• A leading indicator points toward future actions, for example, the number of open customer service inquiries is a leading indicator.
  • A lagging indicator assesses past performance. For example, past month’s first call resolution percentage is an indicator of past performance.
  • Include KPIs that cover the quality of the process outcome and the timeliness or efficiency of process operations

Be S.M.A.R.T When you Choose Metrics

When using any methodology for defining metrics, it’s best to keep the SMART model in mind:

  • S – metrics should be specific and tied to business goals.
  • M – metrics should be meaningful and measurable. The underlying data elements must be captured accurately and completely and the calculation must be correct. If you can’t measure it or report on it from your current enterprise systems, consider the tradeoff in business value vs. manual effort or report development before including it in your list of metrics.
  • A – the target values for your metric must be realistically achievable. Do the right people have the ability and authority to drive the metric toward the target value?
  • R – metrics should be realistic, relevant and results-oriented. Are there identified actions that can drive the metric toward its target value?
  • T – metrics need to be timely, especially if they are leading indicator metrics. Can reports be generated, or dashboards be updated in time to allow appropriate interventions to drive the metric toward its goal?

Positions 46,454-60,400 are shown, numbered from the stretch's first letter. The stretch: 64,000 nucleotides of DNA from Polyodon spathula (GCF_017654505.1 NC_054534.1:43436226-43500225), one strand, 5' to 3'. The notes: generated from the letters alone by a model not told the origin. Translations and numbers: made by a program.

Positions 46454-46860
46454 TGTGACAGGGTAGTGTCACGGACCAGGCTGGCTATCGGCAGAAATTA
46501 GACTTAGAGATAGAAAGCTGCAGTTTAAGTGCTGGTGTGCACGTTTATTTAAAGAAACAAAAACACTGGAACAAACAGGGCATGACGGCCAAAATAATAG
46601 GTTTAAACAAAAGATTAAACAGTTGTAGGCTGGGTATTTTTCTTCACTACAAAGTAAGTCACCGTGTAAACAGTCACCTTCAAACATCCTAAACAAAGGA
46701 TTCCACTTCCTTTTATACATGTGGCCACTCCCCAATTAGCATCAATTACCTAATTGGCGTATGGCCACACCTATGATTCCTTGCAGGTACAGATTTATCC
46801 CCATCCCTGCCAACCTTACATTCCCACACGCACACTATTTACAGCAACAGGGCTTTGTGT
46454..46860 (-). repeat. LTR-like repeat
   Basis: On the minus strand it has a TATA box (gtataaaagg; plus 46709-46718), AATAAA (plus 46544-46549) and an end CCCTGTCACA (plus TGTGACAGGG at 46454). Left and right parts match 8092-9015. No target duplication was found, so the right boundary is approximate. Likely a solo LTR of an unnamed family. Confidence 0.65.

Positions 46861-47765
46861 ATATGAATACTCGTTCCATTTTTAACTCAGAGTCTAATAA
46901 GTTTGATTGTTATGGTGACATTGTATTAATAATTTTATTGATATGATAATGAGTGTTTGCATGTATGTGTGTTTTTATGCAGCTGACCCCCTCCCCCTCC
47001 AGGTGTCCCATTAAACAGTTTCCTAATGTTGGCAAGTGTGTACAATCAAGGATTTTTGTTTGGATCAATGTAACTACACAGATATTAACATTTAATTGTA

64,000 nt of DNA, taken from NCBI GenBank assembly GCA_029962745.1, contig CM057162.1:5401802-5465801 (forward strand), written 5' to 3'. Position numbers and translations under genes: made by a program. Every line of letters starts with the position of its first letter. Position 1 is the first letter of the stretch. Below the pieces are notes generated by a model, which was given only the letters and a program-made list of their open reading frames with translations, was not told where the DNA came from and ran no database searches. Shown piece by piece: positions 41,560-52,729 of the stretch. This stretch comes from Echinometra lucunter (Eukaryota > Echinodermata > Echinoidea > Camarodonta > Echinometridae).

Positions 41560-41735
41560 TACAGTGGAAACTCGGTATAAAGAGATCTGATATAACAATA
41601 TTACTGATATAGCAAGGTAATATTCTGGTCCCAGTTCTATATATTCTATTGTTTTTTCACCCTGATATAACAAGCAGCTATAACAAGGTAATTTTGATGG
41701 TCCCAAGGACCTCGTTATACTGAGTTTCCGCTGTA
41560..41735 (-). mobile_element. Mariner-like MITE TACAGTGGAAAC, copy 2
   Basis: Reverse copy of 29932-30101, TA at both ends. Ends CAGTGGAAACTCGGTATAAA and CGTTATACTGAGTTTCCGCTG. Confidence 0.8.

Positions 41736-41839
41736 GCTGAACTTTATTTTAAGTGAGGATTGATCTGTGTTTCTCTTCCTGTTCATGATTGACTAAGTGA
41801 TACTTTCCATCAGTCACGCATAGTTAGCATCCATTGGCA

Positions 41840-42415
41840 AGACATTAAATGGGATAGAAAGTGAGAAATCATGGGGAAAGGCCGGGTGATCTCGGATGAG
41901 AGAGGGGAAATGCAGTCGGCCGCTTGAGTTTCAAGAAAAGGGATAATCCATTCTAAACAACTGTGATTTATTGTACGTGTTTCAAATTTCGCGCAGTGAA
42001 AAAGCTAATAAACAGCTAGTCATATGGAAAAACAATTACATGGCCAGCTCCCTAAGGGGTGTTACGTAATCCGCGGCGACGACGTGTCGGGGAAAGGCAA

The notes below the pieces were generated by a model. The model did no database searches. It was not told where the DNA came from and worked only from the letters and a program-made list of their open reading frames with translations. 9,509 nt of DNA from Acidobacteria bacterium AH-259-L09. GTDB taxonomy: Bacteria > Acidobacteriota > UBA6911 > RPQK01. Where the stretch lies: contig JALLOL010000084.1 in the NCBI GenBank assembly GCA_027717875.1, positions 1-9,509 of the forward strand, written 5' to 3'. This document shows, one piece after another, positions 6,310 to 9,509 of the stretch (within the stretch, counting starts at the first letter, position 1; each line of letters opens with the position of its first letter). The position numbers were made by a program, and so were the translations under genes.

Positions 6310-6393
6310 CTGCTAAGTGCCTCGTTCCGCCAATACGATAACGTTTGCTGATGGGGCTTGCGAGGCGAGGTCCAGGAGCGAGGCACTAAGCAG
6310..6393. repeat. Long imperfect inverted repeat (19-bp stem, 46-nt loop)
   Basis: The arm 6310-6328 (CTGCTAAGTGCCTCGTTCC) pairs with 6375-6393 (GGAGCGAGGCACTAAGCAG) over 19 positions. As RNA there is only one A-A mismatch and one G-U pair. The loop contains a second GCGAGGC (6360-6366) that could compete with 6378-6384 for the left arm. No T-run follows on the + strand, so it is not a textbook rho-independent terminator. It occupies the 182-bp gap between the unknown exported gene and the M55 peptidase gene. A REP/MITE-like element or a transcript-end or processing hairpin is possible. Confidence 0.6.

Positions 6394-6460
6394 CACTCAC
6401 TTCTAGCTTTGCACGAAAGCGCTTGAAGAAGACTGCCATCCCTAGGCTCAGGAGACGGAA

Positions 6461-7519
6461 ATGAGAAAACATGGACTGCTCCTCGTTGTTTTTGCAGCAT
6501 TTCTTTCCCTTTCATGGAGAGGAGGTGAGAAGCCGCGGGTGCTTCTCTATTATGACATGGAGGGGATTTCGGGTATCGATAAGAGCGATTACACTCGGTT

Tracking and Communicating Performance against Metrics

We have come a long way since the days of tracking business performance by reviewing a stack of paper reports for critical metrics. It used to be the responsibility of the process owner to wade through a stack of paper and find his or her meaningful metrics and use them as a support for the day’s operating decisions. Modern software offers a variety of features that make it easier to intervene quickly and drive KPIs toward target metrics much more aggressively:

  • User-configurable reporting periods
  • User-configurable alerts when metrics reach certain set points
  • Multiple options for real-time visual displays with drilldown analysis capability through levels of regional, customer, product or other hierarchies.
  • Export functionality for further manipulation in Excel
  • Robust role based security. For example, the system should allow a clerical worker to see only personal performance metrics while allowing the manager to view individual as well as departmental performance.

This functionality often exists within modern enterprise software applications. If it doesn’t, it should be part of the core feature set of your process management solution. Either way, strive for maximum flexibility and power for the end-users without the need to rely excessively on IT staff to fine tune reports and dashboards to the process owners’ needs.

Effective metrics tracking and communication is critical to business operations. It also provides vital feedback to the process improvement teams, allowing them to get a better sense of what types of process interventions work best. This will help them improve their process improvement skills with each new initiative.

Joanne Wortman

Joanne Wortman

Joanne Wortman is an independent business/technology consultant and freelance writer in the NY Metro area. She has almost two decades of experience providing business process optimization, organizational change management, M&A integration, and program management across many business sectors, with a concentration in manufacturing.